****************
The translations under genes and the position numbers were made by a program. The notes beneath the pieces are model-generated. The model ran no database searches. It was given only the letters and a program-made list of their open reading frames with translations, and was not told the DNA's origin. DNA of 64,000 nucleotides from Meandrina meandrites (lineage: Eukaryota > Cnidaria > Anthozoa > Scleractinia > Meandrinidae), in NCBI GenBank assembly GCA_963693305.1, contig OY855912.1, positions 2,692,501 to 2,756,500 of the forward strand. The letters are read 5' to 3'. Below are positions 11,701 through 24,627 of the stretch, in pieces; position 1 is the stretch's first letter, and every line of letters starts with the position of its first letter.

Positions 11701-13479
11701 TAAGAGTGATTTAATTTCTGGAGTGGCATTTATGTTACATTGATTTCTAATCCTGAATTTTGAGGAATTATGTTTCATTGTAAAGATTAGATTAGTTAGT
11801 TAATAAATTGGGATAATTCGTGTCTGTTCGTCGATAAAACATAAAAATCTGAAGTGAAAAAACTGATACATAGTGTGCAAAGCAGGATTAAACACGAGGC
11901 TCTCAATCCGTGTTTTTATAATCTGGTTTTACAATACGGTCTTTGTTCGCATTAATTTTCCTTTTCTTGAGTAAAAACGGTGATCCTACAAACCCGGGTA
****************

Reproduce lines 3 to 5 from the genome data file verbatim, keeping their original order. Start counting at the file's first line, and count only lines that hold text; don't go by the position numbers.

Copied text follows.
11701 TAAGAGTGATTTAATTTCTGGAGTGGCATTTATGTTACATTGATTTCTAATCCTGAATTTTGAGGAATTATGTTTCATTGTAAAGATTAGATTAGTTAGT
11801 TAATAAATTGGGATAATTCGTGTCTGTTCGTCGATAAAACATAAAAATCTGAAGTGAAAAAACTGATACATAGTGTGCAAAGCAGGATTAAACACGAGGC
11901 TCTCAATCCGTGTTTTTATAATCTGGTTTTACAATACGGTCTTTGTTCGCATTAATTTTCCTTTTCTTGAGTAAAAACGGTGATCCTACAAACCCGGGTA